Furthermore, her statement sent to the media addresses the negative
press the group has been receiving: "The media's oversimplification of
this case, and in some cases their misrepresentation of NOW's role, are
both deplorable and dangerous." The statement also read, "We hope that a
broader discussion about the mental health issues involved may prevent a
similar tragedy in the future, and may increase the help available to
other families coping with such a crisis before it turns deadly."
NOW on the defensive
The negative press directed at NOW has claimed that the group is
anti-mother, and that the group's stance against the death penalty in
Andrea Yates case will cause copycat killers to use the "postpartum
plea." On September 6, in Washington, DC, the Independent Women's Action
Project, a right-wing coalition of women, marched outside the
headquarters of NOW to protest the defense of Andrea Yates.
"NOW is dead. They only represent a ridiculously small number of
American women," said Audrey Mullen, a director for the Independent
Women's Action Project. "NOW wants to cover every issue from judicial
nominees to abortion rights. This only proves that they are
anti-motherhood. We believe that this is not a mental health issue.
Jeffrey Dahmer was mentally ill, but he was still held accountable for
A column by right-wing columnist and failed Bush appointee Linda Chavez
says that postpartum depression should not be an excuse for one's
"It's true that the male hormone testosterone plays a major role in
provoking aggression - even violence. Yet we don't excuse criminal
behavior in males because their hormones may contribute to their violent
behavior. Should we let women off the hook because their hormones are
out of whack temporarily?"
Even postpartum support groups believe that NOW has stumbled in the way
that it handled its message. Jane Hoinkman has worked with postpartum
issues since the late '60s, when she was first diagnosed with the
During the '70s, she tried to get NOW involved in the issue of
postpartum depression, but the group was uninterested, calling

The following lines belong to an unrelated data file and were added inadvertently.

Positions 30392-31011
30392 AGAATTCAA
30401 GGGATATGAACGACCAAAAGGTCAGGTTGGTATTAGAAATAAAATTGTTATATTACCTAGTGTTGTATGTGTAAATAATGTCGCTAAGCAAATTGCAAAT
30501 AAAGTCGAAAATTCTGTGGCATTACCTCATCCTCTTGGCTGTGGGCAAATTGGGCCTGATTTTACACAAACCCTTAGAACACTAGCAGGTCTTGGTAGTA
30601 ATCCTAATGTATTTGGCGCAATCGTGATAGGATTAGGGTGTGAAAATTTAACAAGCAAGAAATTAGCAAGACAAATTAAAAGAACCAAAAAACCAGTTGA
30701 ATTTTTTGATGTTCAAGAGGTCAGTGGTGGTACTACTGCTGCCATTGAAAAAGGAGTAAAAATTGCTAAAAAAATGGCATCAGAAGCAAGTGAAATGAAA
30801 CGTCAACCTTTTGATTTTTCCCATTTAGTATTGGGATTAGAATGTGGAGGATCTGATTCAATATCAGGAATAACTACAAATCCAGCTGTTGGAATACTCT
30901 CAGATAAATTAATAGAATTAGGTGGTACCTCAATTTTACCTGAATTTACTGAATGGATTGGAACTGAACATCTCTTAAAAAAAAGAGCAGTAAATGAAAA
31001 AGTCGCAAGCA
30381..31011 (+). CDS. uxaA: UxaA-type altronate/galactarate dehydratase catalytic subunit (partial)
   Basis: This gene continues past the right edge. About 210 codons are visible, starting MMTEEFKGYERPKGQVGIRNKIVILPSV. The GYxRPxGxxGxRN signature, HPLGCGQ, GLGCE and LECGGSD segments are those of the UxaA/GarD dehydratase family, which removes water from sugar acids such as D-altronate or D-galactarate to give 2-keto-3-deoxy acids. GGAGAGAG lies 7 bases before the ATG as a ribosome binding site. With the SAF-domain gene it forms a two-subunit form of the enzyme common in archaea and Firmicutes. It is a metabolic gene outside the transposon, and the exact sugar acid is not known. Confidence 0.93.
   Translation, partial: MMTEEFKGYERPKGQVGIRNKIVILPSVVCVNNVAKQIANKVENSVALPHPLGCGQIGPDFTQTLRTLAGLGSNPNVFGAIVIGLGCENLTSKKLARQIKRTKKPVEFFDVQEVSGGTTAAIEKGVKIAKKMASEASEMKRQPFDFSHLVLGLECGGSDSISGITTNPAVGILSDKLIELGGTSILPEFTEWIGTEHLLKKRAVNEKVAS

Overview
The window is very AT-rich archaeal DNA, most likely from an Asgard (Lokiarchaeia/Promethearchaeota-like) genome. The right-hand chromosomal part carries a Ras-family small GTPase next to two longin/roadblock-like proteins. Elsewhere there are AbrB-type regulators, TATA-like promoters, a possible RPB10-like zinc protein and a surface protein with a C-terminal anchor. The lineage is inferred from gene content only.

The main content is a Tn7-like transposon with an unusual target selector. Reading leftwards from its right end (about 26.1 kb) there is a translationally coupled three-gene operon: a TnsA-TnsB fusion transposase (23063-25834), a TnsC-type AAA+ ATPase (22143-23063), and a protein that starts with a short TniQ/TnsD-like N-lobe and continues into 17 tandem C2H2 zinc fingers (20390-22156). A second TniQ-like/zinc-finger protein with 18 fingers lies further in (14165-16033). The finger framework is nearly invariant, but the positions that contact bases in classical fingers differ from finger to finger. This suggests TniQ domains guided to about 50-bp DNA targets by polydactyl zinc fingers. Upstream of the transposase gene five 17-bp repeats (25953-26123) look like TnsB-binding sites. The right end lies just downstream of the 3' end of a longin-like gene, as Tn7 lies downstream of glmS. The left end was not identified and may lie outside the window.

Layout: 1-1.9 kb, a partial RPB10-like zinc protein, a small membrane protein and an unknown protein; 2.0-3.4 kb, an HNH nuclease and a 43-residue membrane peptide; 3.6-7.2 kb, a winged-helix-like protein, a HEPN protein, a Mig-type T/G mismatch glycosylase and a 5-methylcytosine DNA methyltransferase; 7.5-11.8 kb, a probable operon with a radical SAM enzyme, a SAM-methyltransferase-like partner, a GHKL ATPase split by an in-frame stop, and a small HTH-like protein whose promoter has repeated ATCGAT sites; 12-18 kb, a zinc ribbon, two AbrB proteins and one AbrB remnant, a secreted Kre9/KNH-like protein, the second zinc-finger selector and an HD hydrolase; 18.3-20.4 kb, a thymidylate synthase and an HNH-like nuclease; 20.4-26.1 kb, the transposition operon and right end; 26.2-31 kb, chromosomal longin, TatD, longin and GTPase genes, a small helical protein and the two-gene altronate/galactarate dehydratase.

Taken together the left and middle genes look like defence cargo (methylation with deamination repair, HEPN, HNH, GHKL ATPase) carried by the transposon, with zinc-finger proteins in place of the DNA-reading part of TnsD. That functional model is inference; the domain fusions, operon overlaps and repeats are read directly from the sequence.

postpartum depression a family disease.
"They didn't do their homework before they spoke to the press," says
Hoinkman, the founder of Postpartum Support International. "Actually,
people on the other side of the debate are not reading or doing their
homework either. Every time there is some horrible incident like this,
the issue of postpartum comes up, gains attention, and then recedes. But
do I think this hurts NOW's credibility? No, they will ride out the
negative press they are receiving."
Not everyone is a detractor of NOW. David Atwood, cofounder of the Texas
Coalition to Abolish the Death Penalty (TCADP), says that he has more
respect for NOW since it has stood up for Andrea Yates and taken the
criticism from the press. "I have an appreciation for the group that I
didn't have before," says Atwood. "A lot of the things that I have read
about the group have been misperceived. It seems like the stories are
more about slamming NOW than addressing the situation with Andrea Yates.
I do believe that many of the people who are slamming NOW are doing so
because they have other agendas and want to discredit the group."
"Ultimately, we are doing the right thing, and that is going to enhance
our position," Bell says. "If people can manage to think for themselves
and look beyond the right-wing talk show hosts like Rush Limbaugh, they
will see that we are trying to heighten awareness about the issue of
postpartum depression. If we can save one life, it'll be worth it."
Meanwhile, the phone calls keep coming.